Skip to comments.Princeton High School allowed students to graduate despite excessive absences (edit)
Posted on 04/09/2013 2:00:18 PM PDT by SMGFan
Princeton High School allowed a "significant" number of students to graduate over a four-year period despite their excessive absences, and in some cases could not provide documentation to justify the waiving of attendance requirements, a state investigation concluded.
District staff altered transcripts by hand to show students earning credits that had been lost because of excessive absences, according to an investigative summary by the state Department of Educations Office for Fiscal Accountability and Compliance, which was released the school board yesterday.
(Excerpt) Read more at nj.com ...
If they are absent and cannot be found, it is hard to let them know they were not going to graduate....so they let them, anyway...
The No Child Left Behind Act was signed by Bush. Under obama we give college scholarships to illegal aliens who cannot even speak English. Next election term we’ll just hand out college degrees at kindergarten and save the costs of building new schools.
Can’t get that funding with drop-outs!
This is how a school district handled a similar problem in Australia, from a teqchers perspective:
It should be a model for all public school districts .
Since they’ve already graduated, “What difference does it make?”
Good preparation for a “job” in the public sector. Show up now and then to pick up your paycheck.
Money for nothing and your chicks for free.
My son misses an excessive amount of school, in my opinion. He misses a lot of days, and he also misses a lot more classes as he sometimes goes in late, or leaves early.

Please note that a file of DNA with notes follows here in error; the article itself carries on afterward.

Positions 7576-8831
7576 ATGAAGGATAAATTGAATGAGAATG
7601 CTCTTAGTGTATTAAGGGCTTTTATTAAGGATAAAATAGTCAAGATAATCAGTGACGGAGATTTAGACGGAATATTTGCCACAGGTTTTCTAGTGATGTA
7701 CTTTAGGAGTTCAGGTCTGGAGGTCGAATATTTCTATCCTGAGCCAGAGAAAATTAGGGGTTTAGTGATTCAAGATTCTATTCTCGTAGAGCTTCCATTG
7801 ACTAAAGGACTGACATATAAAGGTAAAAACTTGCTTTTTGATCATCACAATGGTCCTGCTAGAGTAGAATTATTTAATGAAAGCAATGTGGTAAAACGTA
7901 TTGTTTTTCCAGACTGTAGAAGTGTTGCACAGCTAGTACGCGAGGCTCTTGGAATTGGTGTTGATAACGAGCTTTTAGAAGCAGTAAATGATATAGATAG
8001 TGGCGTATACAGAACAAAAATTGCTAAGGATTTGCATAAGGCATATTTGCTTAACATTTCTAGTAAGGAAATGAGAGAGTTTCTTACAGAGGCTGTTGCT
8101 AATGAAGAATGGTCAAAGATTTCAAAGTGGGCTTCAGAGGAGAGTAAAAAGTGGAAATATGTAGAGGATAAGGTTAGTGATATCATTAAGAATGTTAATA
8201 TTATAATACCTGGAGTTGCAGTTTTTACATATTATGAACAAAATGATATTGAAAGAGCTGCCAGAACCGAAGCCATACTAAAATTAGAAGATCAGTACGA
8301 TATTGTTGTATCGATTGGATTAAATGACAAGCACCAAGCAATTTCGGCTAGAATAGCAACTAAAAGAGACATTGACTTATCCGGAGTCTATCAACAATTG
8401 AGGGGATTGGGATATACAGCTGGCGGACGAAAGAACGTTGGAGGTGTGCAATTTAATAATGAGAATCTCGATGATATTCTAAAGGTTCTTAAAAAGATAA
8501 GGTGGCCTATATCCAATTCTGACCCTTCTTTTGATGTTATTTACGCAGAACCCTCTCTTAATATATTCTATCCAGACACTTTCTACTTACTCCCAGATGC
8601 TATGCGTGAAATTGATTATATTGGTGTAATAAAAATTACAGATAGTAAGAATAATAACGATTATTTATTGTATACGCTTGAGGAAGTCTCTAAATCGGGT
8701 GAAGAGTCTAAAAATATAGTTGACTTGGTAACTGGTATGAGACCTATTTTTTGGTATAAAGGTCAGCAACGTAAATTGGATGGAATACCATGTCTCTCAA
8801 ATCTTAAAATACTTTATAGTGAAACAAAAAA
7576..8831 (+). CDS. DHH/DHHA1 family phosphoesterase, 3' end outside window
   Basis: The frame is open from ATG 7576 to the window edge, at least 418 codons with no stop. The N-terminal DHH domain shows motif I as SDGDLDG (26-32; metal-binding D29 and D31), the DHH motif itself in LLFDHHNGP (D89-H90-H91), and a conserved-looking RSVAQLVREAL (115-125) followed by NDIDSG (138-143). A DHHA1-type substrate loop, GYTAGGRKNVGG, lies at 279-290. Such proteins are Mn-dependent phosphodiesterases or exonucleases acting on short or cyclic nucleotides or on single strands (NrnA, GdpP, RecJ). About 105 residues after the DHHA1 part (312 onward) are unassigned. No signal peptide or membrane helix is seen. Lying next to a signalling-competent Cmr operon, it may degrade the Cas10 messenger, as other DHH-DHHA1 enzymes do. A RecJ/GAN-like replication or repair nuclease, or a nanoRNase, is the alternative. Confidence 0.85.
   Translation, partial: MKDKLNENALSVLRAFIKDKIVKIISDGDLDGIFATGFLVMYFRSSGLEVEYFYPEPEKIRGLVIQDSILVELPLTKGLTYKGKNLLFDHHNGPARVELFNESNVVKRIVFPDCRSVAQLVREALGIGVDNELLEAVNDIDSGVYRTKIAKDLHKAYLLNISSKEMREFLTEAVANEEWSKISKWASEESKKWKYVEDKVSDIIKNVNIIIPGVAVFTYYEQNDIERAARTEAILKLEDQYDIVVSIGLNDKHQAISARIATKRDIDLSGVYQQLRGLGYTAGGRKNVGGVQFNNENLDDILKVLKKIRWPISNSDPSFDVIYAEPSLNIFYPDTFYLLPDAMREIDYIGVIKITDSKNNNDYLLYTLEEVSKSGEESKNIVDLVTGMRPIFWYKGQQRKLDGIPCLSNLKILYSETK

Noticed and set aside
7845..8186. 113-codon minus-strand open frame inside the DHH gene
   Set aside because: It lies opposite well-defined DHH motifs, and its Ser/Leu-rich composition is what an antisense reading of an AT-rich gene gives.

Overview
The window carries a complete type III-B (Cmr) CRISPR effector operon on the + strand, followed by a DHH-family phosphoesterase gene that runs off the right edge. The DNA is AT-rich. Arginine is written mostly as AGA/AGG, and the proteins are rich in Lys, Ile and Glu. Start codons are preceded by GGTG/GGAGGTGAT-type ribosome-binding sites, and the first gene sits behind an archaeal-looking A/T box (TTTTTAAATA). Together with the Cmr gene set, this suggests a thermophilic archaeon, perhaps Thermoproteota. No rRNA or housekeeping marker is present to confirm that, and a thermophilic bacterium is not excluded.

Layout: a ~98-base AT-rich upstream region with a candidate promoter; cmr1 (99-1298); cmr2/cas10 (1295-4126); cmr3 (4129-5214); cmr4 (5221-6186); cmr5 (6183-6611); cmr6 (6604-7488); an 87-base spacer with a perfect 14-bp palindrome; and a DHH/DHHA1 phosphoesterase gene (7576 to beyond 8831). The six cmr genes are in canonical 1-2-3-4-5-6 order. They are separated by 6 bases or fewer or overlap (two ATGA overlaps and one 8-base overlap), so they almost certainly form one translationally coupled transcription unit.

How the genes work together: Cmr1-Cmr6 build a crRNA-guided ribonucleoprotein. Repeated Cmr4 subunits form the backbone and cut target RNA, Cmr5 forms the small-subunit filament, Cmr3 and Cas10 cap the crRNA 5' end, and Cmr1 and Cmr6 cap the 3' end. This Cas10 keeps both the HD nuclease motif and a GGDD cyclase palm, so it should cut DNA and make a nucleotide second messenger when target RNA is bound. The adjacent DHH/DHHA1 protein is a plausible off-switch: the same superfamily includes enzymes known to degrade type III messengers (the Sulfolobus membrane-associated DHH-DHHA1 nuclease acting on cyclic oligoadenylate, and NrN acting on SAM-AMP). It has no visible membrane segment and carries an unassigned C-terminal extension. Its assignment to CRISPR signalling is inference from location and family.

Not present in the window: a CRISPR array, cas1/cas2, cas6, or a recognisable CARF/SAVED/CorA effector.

On the other hand, he is a straight-A student, and as a junior was allowed to take early release and enroll in a college organic chemistry course.
So I’m not really worried that he isn’t learning the material, just that he isn’t learning about commitment. But I’d be pretty pissed if they tried to hold him up for it.
(We are fortunate that his first year he saw a suicide video and then said he thought about suicide. That made the school “kick him out” until he had a note from a professional that he wasn’t a danger to himself. Then he thought it would be good to talk to the school counselor about his feelings, but as soon as he said he thought about suicide, he was kicked out again, and then he wrote a paper on a book about suicide, and was kicked out a 3rd time.
After that, we brought his “therapist” to the school to meet with a group of teachers and administration officials, where we got them to agree to let him stay out the rest of the year (he had A grades already), and to skip school or come in late whenever he felt like he was having “a bad day”).
That was when we learned the value of having a counselor on retainer when you have a kid in school.
Of course, if my son ever actually kills himself, I’ll probably regret the whole thing. Until then, I’m impressed and also surprised that more kids haven’t figured out this trick to get out of school whenever they want. (turns out this isn’t a “suspension”, and CANNOT count against the kid, and they can make up all their classes, so it really is a “get out of the test you didn’t study for” card).
Why did you post this on FR?
12 students had special circumstances over 4 years.
That isn’t even newsworthy for the local newspaper in most weeks.
Princeton is one of the most affluent towns in the country, it is not exceptional to have students take months long trips with parents to tour the world, etc. It also explains why records are hand written, each student is treated extremely well during extenuating events, the school system employees are very aware of the power their employers weld in town and in society as a whole.